“We have a certain appreciation for things like what happens when we don’t have transparency, for instance, in homeownership or in corporate ownership. But we have a very different idea when it comes to the internet,” Weiler said. 

“What we’re seeing happening on social media is very different than the internet when it was first developed. And so I think we need to take a very close look at this.” 

Weiler noted the federal government has been funding a Digital Citizen Initiative to try to combat misinformation and disinformation. 

“We’ve worked on things like disinformation on COVID. And also disinformation with [the invasion of] Ukraine. And not surprisingly, a lot of the folks who are consuming the information with disinformation on COVID are the same ones that are consuming disinformation on Ukraine. Even before last year, we’d reached over 12 million Canadians with some of this work. But it’s a very, very big challenge.”

He said a new Advisory Committee is also being struck. It’s going to help develop some new legislation that will allow the government to regulate social media better. It will be focused on hate speech and the non-consensual sharing of sexual images, but Weiler said he hopes the committee will be able to tackle some of the trickier issues, such as the lack of transparency on social media.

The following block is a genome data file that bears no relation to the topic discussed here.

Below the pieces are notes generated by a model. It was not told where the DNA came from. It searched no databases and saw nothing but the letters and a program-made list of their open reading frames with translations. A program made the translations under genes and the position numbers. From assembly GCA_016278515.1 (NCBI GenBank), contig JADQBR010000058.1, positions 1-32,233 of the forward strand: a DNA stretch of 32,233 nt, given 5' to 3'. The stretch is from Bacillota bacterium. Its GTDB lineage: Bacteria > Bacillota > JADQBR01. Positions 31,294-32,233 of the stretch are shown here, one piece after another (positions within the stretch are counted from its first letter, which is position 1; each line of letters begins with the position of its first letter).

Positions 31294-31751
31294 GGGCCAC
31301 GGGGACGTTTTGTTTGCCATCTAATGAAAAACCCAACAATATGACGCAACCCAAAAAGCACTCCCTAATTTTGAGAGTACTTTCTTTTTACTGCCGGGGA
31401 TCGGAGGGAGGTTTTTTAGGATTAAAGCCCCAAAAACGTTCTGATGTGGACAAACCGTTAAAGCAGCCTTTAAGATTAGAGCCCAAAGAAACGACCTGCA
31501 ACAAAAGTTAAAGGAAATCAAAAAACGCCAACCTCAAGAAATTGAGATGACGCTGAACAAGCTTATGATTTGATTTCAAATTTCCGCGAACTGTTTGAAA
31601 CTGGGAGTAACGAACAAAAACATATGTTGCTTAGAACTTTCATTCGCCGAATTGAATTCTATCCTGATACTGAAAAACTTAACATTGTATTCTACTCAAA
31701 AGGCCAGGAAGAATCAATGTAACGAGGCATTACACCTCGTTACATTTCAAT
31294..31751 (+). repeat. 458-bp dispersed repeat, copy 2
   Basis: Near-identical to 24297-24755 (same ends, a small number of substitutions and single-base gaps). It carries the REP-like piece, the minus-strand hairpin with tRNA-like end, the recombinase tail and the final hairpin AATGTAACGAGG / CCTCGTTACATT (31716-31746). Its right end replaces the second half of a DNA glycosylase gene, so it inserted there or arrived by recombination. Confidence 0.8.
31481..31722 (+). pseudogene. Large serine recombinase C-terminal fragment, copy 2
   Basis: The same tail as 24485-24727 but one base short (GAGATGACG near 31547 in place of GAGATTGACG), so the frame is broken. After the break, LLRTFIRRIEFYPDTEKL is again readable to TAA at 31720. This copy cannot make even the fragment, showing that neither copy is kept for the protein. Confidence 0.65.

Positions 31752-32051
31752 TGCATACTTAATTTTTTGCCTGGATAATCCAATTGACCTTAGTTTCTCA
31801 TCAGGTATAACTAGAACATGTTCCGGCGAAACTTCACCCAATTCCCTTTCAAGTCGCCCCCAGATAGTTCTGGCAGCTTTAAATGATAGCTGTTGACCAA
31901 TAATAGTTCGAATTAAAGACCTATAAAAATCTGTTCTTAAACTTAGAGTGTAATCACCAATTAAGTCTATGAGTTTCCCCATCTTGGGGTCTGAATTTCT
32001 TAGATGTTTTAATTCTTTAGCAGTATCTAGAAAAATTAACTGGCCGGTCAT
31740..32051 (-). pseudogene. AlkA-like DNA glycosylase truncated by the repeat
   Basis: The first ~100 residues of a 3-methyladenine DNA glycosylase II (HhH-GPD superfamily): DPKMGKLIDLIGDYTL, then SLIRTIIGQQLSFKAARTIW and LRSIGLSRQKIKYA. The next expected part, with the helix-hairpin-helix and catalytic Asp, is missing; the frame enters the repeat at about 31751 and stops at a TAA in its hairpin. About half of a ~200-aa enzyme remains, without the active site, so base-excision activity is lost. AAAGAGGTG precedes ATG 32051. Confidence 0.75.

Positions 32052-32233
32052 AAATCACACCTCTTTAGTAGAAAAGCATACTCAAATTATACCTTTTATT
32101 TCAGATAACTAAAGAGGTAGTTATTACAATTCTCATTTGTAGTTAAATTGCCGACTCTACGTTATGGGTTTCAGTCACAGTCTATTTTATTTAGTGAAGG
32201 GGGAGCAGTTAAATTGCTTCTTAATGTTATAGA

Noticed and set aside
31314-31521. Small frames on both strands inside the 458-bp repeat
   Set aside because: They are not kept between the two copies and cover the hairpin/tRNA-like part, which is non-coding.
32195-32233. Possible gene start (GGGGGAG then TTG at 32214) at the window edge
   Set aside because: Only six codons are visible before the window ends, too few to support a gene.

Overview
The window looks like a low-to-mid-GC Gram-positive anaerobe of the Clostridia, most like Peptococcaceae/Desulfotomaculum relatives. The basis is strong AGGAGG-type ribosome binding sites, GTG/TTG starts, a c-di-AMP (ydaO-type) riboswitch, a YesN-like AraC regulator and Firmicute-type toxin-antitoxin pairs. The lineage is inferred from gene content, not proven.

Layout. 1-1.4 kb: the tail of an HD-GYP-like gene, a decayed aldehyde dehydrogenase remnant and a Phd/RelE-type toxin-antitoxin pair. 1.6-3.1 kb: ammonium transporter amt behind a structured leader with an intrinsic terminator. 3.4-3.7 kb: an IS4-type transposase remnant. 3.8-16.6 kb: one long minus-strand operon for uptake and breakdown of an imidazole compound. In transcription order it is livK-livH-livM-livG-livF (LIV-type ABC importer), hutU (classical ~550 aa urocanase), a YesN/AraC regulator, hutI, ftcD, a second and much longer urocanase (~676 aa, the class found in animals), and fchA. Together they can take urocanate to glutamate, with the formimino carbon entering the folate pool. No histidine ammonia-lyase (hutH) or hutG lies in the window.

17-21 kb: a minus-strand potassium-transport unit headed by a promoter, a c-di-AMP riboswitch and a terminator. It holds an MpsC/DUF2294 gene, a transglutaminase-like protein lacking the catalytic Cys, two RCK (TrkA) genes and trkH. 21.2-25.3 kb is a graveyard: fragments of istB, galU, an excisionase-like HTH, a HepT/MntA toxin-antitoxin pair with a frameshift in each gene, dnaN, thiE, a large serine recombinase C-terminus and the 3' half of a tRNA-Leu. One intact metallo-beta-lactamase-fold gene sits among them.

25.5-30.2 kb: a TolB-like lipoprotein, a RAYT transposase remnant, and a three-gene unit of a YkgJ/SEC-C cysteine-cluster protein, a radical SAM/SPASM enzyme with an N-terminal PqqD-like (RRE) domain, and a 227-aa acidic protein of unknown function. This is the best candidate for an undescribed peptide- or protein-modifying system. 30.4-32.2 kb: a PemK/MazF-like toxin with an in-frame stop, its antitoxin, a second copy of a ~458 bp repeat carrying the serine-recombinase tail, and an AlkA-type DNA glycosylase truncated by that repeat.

Weiler also noted that the federal government has funding initiatives to help media survive in areas outside urban centres. When there isn’t an accountable newspaper or media outlet in a community, rumours, disinformation, and misinformation can more easily spread unchecked, he said. (Find out more about that support on the Government of Canada website.)

Over the past year, Squamish Chief reporters have made several attempts to speak to those behind Squamish Voices, including prior to going live with this series, messaging their social media pages and repeatedly calling the phone numbers associated with the advertisements.

No one has ever replied.


Other stories in this series so far:

Targeted council members weigh in on the impact of Squamish Voices

What is it like being a member of council who is not being targeted by Squamish Voices?